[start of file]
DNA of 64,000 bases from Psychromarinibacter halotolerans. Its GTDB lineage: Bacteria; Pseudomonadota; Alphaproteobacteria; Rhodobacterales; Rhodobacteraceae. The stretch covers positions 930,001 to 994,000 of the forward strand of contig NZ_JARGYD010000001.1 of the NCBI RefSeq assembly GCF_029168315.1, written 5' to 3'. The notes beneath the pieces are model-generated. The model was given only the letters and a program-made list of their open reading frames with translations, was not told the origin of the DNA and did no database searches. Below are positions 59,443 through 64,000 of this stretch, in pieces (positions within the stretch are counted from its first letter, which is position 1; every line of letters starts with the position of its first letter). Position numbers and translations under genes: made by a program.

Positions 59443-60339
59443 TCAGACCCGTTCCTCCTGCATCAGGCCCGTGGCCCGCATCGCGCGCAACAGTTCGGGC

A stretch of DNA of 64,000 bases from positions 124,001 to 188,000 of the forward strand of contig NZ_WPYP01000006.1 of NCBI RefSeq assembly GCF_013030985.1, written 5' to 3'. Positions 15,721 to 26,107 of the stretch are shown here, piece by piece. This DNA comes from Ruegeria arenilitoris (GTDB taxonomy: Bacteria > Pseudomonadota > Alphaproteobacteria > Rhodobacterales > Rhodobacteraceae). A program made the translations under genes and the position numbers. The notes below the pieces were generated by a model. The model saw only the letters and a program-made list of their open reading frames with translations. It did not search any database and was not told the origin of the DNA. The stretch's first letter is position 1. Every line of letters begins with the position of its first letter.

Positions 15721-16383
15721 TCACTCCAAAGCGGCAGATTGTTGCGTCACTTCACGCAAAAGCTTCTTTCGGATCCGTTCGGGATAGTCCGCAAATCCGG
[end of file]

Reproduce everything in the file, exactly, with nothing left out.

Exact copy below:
DNA of 64,000 bases from Psychromarinibacter halotolerans. Its GTDB lineage: Bacteria; Pseudomonadota; Alphaproteobacteria; Rhodobacterales; Rhodobacteraceae. The stretch covers positions 930,001 to 994,000 of the forward strand of contig NZ_JARGYD010000001.1 of the NCBI RefSeq assembly GCF_029168315.1, written 5' to 3'. The notes beneath the pieces are model-generated. The model was given only the letters and a program-made list of their open reading frames with translations, was not told the origin of the DNA and did no database searches. Below are positions 59,443 through 64,000 of this stretch, in pieces (positions within the stretch are counted from its first letter, which is position 1; every line of letters starts with the position of its first letter). Position numbers and translations under genes: made by a program.

Positions 59443-60339
59443 TCAGACCCGTTCCTCCTGCATCAGGCCCGTGGCCCGCATCGCGCGCAACAGTTCGGGC

A stretch of DNA of 64,000 bases from positions 124,001 to 188,000 of the forward strand of contig NZ_WPYP01000006.1 of NCBI RefSeq assembly GCF_013030985.1, written 5' to 3'. Positions 15,721 to 26,107 of the stretch are shown here, piece by piece. This DNA comes from Ruegeria arenilitoris (GTDB taxonomy: Bacteria > Pseudomonadota > Alphaproteobacteria > Rhodobacterales > Rhodobacteraceae). A program made the translations under genes and the position numbers. The notes below the pieces were generated by a model. The model saw only the letters and a program-made list of their open reading frames with translations. It did not search any database and was not told the origin of the DNA. The stretch's first letter is position 1. Every line of letters begins with the position of its first letter.

Positions 15721-16383
15721 TCACTCCAAAGCGGCAGATTGTTGCGTCACTTCACGCAAAAGCTTCTTTCGGATCCGTTCGGGATAGTCCGCAAATCCGG